Sunday, 12 March 2017

Closure of Exeter Bus Station Delayed

Exeter City Council has revealed that it is putting plans to close the bus station on hold.
The council said it needs more time before appointing contractors to create its part of a major new redevelopment at the bus station site.

It had planned to start construction on the state-of-the-art new leisure complex St Sidwell’s Point, and a new Exeter Bus Station, at the end of March. Completion was due in December 2018.
But due to the nature of the tender returns submitted by contractors bidding for the contract, the council has announced that it needs more time to conclude the procurement process.
It means the current Exeter Bus Station will not now need to close at the end March, as was originally planned. It will continue to operate as normal until further notice.
Stakeholders, including the bus operators and groups representing passengers, have been informed.
Much of the work to provide temporary bus facilities in the city centre is nearing completion, and the final works, which can only be undertaken immediately prior to use, will be completed so that the facilities will be ready when needed.


Shops and businesses located near the temporary bus facilities in Sidwell Street have been informed of the delay, and the parking will be reopened for use.
Details of the tenders will remain confidential while the discussions are ongoing, due to their commercial sensitivity.
Cllr Phil Bialyk, lead councillor with responsibility for the bus station redevelopment, said: “The tendering process is taking longer than we had predicted. We won’t sign contracts or appoint contractors until we are absolutely sure that we get the best deal for Exeter.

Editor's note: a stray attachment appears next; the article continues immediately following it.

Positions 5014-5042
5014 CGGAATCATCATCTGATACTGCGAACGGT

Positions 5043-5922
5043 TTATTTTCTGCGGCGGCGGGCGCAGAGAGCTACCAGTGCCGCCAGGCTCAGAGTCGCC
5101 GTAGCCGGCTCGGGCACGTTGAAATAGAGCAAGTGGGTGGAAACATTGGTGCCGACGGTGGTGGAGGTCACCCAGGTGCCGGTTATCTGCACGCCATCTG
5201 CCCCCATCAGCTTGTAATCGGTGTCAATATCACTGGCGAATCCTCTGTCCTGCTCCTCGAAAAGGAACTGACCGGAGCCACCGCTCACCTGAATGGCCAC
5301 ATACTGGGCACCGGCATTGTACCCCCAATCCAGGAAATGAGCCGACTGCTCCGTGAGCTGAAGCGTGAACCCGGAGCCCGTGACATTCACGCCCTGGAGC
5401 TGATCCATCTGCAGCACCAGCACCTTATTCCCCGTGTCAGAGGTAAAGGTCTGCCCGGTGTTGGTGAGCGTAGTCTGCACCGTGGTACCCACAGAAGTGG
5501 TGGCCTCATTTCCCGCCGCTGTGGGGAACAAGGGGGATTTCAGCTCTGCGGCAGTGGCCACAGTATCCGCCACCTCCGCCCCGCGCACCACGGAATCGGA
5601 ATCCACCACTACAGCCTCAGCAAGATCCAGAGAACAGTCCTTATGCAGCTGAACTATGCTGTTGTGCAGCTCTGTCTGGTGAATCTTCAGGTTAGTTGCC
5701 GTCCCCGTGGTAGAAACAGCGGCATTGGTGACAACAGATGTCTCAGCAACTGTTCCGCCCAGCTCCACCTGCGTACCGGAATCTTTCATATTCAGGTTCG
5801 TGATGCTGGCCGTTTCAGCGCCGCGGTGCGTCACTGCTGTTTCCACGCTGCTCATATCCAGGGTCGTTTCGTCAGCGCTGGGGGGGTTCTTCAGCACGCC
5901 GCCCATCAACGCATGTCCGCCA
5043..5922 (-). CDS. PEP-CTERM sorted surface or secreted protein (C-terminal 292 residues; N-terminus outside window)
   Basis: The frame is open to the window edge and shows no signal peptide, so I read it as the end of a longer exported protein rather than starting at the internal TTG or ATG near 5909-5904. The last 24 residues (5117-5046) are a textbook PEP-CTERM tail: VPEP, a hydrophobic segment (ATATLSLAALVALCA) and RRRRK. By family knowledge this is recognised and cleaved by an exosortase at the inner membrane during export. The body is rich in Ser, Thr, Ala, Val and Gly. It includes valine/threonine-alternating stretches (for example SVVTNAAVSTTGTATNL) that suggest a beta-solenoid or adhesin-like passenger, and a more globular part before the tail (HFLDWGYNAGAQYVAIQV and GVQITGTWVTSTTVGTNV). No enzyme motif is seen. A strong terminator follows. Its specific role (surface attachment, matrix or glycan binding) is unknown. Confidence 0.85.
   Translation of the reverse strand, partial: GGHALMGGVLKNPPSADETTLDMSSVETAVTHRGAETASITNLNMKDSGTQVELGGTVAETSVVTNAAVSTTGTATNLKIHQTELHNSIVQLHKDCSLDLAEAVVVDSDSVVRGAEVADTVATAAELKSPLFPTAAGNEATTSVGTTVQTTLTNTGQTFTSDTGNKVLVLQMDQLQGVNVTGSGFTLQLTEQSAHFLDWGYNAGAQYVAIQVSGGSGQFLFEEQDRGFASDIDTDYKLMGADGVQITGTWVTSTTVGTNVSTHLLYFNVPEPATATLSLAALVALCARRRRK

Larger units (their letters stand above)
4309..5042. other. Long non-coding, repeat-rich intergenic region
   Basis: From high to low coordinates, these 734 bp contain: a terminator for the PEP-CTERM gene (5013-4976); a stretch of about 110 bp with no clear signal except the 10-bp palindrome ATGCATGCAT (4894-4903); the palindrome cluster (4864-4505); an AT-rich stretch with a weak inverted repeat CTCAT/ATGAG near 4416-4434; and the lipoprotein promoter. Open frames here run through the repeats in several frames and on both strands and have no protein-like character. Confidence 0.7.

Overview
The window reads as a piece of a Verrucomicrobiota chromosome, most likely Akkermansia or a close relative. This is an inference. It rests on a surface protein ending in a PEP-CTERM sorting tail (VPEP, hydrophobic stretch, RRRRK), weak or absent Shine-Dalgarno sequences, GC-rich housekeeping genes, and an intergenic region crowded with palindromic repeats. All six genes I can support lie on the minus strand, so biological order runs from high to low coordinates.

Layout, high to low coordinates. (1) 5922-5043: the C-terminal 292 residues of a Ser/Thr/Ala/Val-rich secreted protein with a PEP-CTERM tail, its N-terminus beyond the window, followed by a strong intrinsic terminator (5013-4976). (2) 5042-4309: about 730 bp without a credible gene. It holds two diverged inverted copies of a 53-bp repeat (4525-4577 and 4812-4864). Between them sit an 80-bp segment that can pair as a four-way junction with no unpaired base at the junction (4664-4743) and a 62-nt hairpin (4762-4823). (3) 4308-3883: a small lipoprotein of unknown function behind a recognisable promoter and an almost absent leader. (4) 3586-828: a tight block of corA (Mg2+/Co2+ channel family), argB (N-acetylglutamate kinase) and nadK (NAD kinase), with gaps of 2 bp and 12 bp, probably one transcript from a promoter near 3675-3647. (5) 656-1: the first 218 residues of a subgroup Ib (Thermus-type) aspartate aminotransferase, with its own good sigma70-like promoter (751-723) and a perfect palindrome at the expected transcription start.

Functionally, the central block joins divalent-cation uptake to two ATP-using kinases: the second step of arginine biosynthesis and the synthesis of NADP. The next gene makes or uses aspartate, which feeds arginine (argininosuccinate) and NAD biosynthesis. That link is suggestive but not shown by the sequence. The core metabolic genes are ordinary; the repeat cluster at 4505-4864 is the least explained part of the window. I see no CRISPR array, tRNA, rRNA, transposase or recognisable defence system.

“We are naturally disappointed that we can’t get on with building these key developments as quickly as we would have liked.
“But we will not rush this process and it is right that we take our time. Contracts will only be signed when we can be sure that Exeter is getting the best value for money, and the best development possible.”
The city council’s developments are only one part of the major transformation planned at the bus station site.
Private sector developer the Crown Estate has outline planning permission to create a £75m development including a cinema, shops, restaurants, cafes and public open space at the top end of the bus station site.
A detailed application by the Crown Estate is expected to be discussed by the council’s planning committee shortly. Outline permission for the scheme was granted in January 2016.
The council has stressed that the timetable for the overall redevelopment of this important site in the city centre hasn’t changed and therefore won’t impact on the delivery of the wider scheme.

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